CEM - Abstract

Abstract Title: Sampling of Dioxins and Carbon Dioxide
Presenter Name: Mr Richard Münchmeyer
Company/Organisation: OPSIS AB
Country: Sweden

Abstract Information :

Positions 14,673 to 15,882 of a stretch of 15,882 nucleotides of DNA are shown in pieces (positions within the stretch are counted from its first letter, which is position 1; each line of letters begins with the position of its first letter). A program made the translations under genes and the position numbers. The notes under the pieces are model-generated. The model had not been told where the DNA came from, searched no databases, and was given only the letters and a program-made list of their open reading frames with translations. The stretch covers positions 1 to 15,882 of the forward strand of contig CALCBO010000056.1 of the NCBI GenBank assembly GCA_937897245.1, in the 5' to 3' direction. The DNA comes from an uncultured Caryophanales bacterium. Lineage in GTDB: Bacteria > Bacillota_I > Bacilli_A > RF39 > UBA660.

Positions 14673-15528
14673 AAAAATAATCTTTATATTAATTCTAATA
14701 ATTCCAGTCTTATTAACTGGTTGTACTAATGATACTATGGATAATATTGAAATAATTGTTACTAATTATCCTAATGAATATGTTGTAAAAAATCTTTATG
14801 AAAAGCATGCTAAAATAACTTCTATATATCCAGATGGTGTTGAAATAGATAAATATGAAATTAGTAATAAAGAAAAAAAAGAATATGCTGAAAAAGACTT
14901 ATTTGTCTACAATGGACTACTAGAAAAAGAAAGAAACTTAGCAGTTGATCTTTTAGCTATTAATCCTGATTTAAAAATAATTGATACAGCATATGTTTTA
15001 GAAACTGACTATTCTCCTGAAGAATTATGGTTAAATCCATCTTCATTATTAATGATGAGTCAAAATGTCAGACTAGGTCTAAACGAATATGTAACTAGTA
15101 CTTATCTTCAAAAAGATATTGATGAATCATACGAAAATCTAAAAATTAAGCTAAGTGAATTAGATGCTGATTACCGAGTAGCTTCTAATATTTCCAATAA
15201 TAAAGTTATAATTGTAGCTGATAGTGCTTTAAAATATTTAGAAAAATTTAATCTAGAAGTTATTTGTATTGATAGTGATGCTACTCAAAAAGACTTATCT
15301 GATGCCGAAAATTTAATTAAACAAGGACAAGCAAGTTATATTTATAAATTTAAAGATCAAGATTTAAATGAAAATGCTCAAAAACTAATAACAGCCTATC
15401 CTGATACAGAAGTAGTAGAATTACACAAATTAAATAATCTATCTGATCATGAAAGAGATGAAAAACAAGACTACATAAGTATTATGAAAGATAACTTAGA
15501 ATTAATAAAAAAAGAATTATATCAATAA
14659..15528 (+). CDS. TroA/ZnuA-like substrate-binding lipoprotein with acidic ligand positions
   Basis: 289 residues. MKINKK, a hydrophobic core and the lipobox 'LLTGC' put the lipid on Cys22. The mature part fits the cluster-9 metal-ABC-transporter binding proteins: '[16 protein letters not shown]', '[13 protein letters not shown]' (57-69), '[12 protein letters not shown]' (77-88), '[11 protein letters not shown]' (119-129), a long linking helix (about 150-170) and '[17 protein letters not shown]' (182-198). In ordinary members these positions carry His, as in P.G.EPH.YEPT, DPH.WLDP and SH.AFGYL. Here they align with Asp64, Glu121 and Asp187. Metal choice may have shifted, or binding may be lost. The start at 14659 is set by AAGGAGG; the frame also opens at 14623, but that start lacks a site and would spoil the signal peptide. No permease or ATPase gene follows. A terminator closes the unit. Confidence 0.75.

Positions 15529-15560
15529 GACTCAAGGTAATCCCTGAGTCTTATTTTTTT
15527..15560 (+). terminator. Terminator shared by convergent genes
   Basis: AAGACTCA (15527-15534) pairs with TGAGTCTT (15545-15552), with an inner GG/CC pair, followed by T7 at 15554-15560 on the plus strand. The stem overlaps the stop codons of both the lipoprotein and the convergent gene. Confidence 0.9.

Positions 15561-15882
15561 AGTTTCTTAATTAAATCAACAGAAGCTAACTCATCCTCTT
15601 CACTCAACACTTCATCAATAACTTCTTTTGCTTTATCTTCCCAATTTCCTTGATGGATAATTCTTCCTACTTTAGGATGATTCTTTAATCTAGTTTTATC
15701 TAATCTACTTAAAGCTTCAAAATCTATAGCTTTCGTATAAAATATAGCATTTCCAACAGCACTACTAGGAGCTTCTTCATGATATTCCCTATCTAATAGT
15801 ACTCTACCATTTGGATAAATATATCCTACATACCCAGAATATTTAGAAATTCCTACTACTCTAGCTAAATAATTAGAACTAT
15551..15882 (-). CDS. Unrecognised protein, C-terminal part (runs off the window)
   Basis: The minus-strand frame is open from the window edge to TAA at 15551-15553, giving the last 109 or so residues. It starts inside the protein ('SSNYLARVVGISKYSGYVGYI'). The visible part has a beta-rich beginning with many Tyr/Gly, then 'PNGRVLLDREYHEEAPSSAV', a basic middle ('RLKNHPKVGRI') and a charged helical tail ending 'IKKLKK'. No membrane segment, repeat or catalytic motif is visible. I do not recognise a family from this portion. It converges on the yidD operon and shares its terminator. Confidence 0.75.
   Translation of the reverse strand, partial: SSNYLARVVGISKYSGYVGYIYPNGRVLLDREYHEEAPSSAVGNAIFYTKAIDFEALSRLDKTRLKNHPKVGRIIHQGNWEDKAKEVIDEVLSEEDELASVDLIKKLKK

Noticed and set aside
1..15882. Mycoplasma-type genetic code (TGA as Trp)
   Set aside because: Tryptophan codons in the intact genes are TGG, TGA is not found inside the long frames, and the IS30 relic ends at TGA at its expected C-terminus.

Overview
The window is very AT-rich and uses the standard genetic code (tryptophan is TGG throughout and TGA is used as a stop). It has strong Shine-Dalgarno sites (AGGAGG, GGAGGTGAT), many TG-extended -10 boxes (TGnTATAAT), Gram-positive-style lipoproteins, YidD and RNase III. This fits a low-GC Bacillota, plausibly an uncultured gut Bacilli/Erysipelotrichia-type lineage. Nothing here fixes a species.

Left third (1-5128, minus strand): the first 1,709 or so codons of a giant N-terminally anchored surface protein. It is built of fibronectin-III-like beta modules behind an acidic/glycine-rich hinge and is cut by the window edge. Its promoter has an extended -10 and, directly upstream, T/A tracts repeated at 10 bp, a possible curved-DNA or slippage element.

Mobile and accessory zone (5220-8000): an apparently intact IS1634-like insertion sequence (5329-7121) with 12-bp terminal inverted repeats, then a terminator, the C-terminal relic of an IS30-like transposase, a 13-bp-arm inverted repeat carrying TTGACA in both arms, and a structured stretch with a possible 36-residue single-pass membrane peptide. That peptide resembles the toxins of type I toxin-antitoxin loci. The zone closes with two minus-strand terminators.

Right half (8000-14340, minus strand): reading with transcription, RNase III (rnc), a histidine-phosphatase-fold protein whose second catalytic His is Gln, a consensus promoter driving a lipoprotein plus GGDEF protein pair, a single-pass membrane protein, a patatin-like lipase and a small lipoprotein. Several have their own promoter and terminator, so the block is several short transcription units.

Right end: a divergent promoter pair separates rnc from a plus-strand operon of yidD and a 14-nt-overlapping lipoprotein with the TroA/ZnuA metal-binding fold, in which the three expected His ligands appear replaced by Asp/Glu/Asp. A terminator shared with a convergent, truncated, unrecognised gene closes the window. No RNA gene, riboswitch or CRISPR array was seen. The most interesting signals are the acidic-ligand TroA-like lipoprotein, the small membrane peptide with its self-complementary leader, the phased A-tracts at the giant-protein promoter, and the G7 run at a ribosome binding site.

New regulations such as the European “Waste Incineration BAT Conclusions” call for long-term sampling of "polychlorinated dibenzo-p-dioxins and -furans" (PCCD/F), but let's call it "dioxins" for simplicity. An isokinetic sample is taken from the duct and dioxins are trapped in an absorbing material. Special material has to be used and the sampler which effectively is an advanced pump, needs to be controlled. The Measurement Process Such a product is now available from OPSIS – the DX100. It consists of a sampling unit mounted directly on the duct. It is followed by a dryer, a volume meter and electronics to carefully control an ejector pump sitting at the end of the extraction line. This ensures that the sample is taken at the same rate as the gas passes in the duct. There is a container filled with absorption material inside the sampling unit, and that is where the dioxin sample is trapped during operation. After a set sampling period, typically 2-4 weeks but it can be up to 8 weeks, the container is swiftly exchanged for a new one and then sent to a laboratory for analysis of the dioxin content, while the new container allows continued sampling. The volume meter records the total amount of gas that has been sampled, which in combination with the sampling time and the lab result gives the average dioxin concentration in ng/m3N. Cost-effective Sampling of CO2 Too The DX100 is also offered with an option to capture CO2. This is used to determine the percentage of fossil CO2 in the emissions. This can be of major interest to plant operators burning mixed fuels. CO2 emissions of fossil origin might be taxed much higher than CO2 emissions originating from biomass, and in lack of well-controlled mixing rate, the taxation authorities might ask for a higher-than-necessary tax. The option ensures that the CO2 gas in the sample is absorbed in another container with another absorption material. After a set sampling time, the CO2 sample is sent to a laboratory for isotope analysis. This is of interest since the carbon in the CO2 originate from the fuel and therefore reveals the fuel composition.